History of Canada Crash Course


History of Canada Canada, the land of beavers,
hockey and snow but does it really paints the complete
picture of the country. The history of Canada is filled
with conflicts and struggles. The history of Canada is very vast and
interesting, from the arrival of Vikings to the present-day Canada which is
home to people of a vast diversity. Long before the foreign armies
step their foot on the Canadian land, it was inhabited by the
indigenous people of Canada. With start of 15th Century, the French and
British expeditions explored, colonized and fought for various parts of North America
which later formed The Province of Canada. Different parts of the
country were conquered and control by French
and British Army. Later the British Armies took control over
a vast part of the country after France was defeated in The Seven Year War (called
The French and Indian War by Americans). Although the British were
the first to claim land on the North American in 1497
when Jon Cabot claimed some North American coasts
(modern-day Newfoundland or Nova Scotia) on behalf
of King Henry VII. But those claims were not
exercised and Britain didn’t make any further attempt
to colonize the areas. However as the British didn’t
make any further claims at that time, the French
started their own expeditions and the first French colony
was established in 1534 by the name of Nouvelle
France (or New France). After the British won the
Seven-year war, they took over all the French colony
and signed The Paris Treaty which forced French to completely
cease all there businesses and trades except the fishing
rights for the Newfoundland. The British controlled Province
of Quebec was divided into two different parts, those
were Upper and Lower Canada, these remained like this until 1841. In 1894 Upper and Lower
Canada unified to form Province of Canada, further
down the road in 1867, Province of Canada was
further joined by two British colonies to
form modern-day Canada. During the American Revolutions,
Canadian refused to be a part of the war which led to hatred
between Americans and Canadians. Canadians were generally
branded as Non-American, which they later decided to be a
better suited for them. Over thousands of years of their history,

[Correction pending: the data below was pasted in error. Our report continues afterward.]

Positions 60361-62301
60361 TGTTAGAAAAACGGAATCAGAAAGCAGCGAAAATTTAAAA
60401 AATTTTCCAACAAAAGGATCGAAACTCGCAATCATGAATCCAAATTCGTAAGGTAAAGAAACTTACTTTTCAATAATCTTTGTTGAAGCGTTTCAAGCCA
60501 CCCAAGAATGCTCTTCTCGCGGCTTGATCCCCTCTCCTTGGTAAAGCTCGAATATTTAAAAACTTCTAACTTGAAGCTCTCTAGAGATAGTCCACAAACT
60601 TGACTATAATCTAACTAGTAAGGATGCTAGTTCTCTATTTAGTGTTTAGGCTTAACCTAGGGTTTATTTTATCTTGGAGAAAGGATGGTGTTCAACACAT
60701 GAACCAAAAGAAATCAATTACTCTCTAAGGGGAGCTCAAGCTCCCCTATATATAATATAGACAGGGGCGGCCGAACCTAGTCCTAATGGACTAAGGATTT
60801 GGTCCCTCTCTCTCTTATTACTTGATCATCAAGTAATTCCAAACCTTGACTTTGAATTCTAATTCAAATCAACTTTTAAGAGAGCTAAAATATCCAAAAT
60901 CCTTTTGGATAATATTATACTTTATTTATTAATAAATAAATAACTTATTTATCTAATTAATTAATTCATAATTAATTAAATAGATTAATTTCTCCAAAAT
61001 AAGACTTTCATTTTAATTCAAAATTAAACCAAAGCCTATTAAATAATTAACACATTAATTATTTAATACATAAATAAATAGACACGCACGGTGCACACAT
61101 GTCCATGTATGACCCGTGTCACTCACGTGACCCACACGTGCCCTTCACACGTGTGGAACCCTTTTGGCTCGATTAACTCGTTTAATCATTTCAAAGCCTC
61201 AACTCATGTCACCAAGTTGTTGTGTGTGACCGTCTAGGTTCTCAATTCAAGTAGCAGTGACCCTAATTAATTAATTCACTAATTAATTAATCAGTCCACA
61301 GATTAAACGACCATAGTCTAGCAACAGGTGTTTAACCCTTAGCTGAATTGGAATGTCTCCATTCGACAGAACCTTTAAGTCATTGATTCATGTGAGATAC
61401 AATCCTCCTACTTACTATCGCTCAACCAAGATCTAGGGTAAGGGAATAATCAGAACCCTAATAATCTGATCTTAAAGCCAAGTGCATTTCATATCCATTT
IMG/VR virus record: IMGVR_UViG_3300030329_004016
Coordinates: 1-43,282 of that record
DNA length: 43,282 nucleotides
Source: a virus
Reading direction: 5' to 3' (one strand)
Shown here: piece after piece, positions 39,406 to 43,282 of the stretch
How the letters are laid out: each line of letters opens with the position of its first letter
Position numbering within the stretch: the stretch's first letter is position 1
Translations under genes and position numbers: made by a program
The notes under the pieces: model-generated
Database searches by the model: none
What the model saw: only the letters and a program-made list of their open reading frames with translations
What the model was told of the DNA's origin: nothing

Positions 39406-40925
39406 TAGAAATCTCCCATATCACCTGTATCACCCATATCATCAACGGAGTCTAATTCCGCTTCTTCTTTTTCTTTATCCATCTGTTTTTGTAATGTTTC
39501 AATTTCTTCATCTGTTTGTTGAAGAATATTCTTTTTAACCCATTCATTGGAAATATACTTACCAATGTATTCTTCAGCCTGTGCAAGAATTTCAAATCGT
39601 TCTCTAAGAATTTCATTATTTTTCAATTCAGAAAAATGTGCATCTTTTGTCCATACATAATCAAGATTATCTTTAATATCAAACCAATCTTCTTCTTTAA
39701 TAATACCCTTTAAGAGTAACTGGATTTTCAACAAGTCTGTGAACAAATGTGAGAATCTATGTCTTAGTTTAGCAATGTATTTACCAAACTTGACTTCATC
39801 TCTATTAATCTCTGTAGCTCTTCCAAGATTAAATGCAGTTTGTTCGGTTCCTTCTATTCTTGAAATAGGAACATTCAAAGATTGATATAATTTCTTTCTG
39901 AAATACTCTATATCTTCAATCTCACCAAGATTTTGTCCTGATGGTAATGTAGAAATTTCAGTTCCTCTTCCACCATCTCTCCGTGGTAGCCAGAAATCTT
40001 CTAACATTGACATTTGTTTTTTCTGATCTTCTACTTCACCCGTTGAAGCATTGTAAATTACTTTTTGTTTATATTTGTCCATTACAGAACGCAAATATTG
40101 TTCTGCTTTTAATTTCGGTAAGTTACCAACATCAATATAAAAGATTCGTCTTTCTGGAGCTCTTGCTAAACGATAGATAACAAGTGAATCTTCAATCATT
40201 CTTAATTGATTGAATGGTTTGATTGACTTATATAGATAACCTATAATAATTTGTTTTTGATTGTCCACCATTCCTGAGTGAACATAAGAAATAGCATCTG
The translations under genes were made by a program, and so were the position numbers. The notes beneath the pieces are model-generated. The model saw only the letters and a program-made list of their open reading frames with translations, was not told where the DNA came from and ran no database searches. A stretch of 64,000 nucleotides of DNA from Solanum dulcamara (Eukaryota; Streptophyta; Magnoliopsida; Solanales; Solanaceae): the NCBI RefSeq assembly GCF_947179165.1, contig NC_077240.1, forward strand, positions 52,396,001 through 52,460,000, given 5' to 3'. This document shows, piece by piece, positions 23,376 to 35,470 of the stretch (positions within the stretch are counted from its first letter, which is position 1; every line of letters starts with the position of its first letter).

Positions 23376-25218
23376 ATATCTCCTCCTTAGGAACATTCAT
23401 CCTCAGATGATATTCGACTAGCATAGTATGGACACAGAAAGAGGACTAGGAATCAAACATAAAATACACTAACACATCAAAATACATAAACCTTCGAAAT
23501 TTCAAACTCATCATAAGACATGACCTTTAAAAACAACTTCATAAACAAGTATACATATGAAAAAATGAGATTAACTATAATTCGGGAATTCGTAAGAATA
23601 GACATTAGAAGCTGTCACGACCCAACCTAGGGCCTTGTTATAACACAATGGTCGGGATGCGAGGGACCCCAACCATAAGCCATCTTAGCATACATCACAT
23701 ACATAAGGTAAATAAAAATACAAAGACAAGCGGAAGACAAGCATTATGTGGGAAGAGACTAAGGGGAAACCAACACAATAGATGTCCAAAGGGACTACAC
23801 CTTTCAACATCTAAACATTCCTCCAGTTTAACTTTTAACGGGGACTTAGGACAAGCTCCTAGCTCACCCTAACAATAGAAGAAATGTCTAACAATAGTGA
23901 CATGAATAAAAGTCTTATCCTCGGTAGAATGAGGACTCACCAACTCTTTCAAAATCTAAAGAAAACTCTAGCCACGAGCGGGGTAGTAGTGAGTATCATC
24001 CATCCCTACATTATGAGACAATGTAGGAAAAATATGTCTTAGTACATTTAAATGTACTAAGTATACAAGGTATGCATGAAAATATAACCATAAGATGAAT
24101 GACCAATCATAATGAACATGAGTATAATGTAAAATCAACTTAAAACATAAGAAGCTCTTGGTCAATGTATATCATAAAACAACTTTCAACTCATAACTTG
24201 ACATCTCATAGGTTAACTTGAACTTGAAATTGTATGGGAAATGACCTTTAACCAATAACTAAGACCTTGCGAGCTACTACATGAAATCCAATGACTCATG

Canada has elements of Indigenous people, French, British and their inner conflicts
related to the independence of Quebec. Canada before the Foreign Colonization Indigenous People of Canada Archeological evidence states
that North and South America were the last continents to
be migrated by the people. During the Wisconsin Glaciation 50,000-17,000
BC, the sea level gradually lowered in this part of the globe which allowed people
to migrate into northwest North America. The exact dates of the
migrations to American are still debated over by
historians and archeologists. First Foreign Contact There are some traces of contact
made by The Norse, who had settled the Greenland and
Iceland, known as the Vikings. There is evidence of their visit to the
North American lands in the 11th Century, in a small settlement built by them at
the northernmost tip of Newfoundland. French Colonies in Canada Francis I of France sent
the French expedition in hope to expand the
French empire overseas. Jacques Cartier planted a
cross in the Gaspe Peninsula in 1534 and claimed the name
on behalf of Francis I. This led to the establishment of
the first French colony in Canada. Further attempts to claim
Charlesbourg-Royal, Sable Island and Quebec
all failed eventually. In 1608 Champlain founded the Quebec City. This was one of the earliest
permanent settlements, which became the
capital of New France. This city was further turned into the
main center for the New French colony. The Seven Year War After the 17th century, both French
and British colonies were looking to expand their empire and trade
inside the North American mainland. In 1700’s French colonies
were well established along the shores of
Saint Lawrence River and Nova Scotia, however with the arrival
of the British colonies from the shore. Hudson’s Bay Company was
one of the biggest British colonies which laid claim
to the Hudson Bay. Rupert’s Land was used to establish
new fishing settlements and trade. From 1688 to 1763, 4 French and Indian
Wars along with 2 other wars were fought between the Thirteen American
colonies of New France and Britain. British army used their
unmatchable Navy strength to attack the French
colonies through Louisbourg. Canada under the British Rule With the end of The Seven Year War and
signing of the Paris Treaty in 1763, France had to agree to cease control of
all its colonies in the American land, with an exception of fishing
rights in Newfoundland. Some French people who choose to live
in the country were made to work small jobs and further, there were various
bounds to what they can worship and speak. Later British returned Guadeloupe to
France, which was its most important sugar-producing colony, it was considered
the most profitable colony in Canada. Canada during World War I The Canadian Army was the part of
the WWI to improve their relations with the British and develop good
connections with them internally. Canadian Military really achieved a big
stature in this war due to the spirit shown by their troops during the battles
of Somme, Vimy, and Passchendaele, this period of war was later named
as “Canada’s Hundred Days”. This glorious endeavor by the
Canadian Military really helped to give a sense of discreet
identity to the Canadian Citizens. The reputation earned by the
Canadian troops under William George Barker and Billy Bishop really
helped to make a mark in the War. The Canadians basically participated in
the war due to their relations with the British but by the end of the war, the
number of casualties was very high. Around 67,000 soldiers were
killed in the war with 173,000 injured and that’s excluding
the number of civilians. Canadians realized that the
sacrifices made by their own people for the benefit of the
British weren’t worth the cost. This led to some political disputes
with the British Government. Feminism and Women Suffrage in Canada From 1894 to 1918, Women’s